Looking sharp at any size

These days, the terms “web design” and “responsive design” are essentially synonymous. With the availability of a wide range of devices, featuring a variety of screen sizes, it’s more important than ever to make sure websites are accessible to any visitor on any platform. This brief overview will help you understand what designers are referring to when discussing responsive design, and why it’s an important piece of the web design process.


Responsive web design is an approach that suggests that design should respond to the user’s behavior based on screen size and orientation. It uses CSS and HTML to resize, hide, shrink, enlarge, or move content to allow it to seamlessly transition as the user switches devices or browser sizes. For example, a mobile device may show content in a stacked single column view, whereas a tablet or desktop display may show the same content in two or three columns.

An example of a layout responding to different viewport sizes.

It is comprised of three specific components for making sites that adapt well across many browser environments: flexible grid-based layouts, flexible images, and media queries.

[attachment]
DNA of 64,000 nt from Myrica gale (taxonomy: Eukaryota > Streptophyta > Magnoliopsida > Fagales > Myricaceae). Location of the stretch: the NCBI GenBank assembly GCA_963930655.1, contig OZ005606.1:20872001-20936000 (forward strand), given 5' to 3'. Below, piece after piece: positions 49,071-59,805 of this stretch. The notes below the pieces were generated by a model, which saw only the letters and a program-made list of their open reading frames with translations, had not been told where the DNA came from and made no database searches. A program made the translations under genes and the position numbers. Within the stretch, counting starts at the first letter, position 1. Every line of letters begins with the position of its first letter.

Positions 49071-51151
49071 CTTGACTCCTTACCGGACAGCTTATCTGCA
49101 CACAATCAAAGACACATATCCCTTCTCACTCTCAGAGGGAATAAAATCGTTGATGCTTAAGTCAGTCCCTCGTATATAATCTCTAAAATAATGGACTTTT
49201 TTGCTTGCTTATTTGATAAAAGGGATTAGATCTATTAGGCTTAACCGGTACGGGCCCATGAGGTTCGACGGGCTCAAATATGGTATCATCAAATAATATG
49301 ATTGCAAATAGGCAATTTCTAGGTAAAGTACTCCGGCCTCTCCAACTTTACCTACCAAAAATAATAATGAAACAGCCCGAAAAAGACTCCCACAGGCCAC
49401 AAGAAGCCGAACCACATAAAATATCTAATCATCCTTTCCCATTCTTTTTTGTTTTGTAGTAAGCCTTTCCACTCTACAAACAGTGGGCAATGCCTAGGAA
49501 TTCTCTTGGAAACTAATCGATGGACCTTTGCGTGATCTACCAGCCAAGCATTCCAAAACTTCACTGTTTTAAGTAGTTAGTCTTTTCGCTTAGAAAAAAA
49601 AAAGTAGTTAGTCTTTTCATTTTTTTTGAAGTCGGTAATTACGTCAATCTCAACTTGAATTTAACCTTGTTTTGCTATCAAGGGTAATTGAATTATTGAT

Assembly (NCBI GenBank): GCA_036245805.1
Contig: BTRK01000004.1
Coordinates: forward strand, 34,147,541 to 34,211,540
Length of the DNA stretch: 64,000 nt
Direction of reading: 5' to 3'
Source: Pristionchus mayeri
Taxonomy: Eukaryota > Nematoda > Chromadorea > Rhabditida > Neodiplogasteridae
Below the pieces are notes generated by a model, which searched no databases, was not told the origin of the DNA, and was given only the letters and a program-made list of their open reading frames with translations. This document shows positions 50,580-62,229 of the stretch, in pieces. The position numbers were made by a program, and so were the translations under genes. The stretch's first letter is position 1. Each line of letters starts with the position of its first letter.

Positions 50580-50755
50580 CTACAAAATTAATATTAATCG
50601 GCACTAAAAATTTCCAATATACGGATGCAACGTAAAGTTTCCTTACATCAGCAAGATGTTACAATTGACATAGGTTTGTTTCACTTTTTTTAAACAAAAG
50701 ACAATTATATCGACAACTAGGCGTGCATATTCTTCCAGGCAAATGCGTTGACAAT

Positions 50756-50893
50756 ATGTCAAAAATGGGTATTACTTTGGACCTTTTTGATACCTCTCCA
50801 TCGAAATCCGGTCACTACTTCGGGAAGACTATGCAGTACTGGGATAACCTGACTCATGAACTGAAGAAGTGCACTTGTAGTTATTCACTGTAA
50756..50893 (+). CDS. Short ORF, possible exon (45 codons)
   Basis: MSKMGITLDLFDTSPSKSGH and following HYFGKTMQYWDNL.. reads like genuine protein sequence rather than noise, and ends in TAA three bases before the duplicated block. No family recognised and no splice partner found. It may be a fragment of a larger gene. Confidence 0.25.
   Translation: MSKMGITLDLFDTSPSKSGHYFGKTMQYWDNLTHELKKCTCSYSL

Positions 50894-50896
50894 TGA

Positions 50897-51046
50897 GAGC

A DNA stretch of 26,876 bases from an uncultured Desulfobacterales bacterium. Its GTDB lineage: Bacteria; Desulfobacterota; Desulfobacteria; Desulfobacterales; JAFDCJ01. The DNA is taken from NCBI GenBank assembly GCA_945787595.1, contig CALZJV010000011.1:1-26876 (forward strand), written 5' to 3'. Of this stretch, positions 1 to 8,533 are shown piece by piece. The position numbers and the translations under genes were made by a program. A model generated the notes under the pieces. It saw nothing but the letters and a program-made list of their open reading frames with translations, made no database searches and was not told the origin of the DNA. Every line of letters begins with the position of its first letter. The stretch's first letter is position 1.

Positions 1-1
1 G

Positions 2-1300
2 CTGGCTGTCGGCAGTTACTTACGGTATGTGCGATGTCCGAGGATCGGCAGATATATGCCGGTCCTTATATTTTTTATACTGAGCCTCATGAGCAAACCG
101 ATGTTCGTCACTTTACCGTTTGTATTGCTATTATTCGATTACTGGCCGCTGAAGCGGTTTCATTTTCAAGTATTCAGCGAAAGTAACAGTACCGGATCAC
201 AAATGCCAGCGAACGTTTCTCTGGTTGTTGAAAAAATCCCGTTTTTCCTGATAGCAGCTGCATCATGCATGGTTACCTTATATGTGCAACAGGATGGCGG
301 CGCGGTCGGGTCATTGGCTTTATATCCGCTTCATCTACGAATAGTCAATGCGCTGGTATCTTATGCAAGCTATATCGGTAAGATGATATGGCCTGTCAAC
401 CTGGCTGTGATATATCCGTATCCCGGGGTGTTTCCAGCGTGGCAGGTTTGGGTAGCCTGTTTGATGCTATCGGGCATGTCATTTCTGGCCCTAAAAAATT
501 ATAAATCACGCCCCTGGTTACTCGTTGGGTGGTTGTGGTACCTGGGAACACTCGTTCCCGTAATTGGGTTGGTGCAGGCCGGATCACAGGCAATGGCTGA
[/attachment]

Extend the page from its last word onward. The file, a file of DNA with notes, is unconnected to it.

Flexible layouts: Rather than a fixed number of pixels, grids in flexible layouts are defined by percentages of the viewport size, which allows the layout to flex along with the size of the browser or orientation of the devise.

Flexible images: Just as the text and layout are adjusting with the size of the browser or device, images can dynamically change size to fit the new configuration.

Media queries: A CSS technique that uses the @media rule to include a block of CSS properties if a certain condition is met. For instance, if the browser window gets smaller than 768 pixels wide, one can assign different behaviors to adjust the design properly.


Not long ago, the limited number of available screen sizes made it a feasible task to code unique versions of the site to fit each standard size, but the steadily rising number of mobile site visitors and the vast array of devices on the market today has effectively rendered this practice obsolete. (Not to mention the rate at which new devices with new screen sizes are being produced at this very moment.) This is where responsive design comes in. When done properly, it should create a better user experience and, overall, a more successful engagement with the website—all while saving you time and energy by allowing you to make updates to a single version of your site.

Now, go forth and simplify.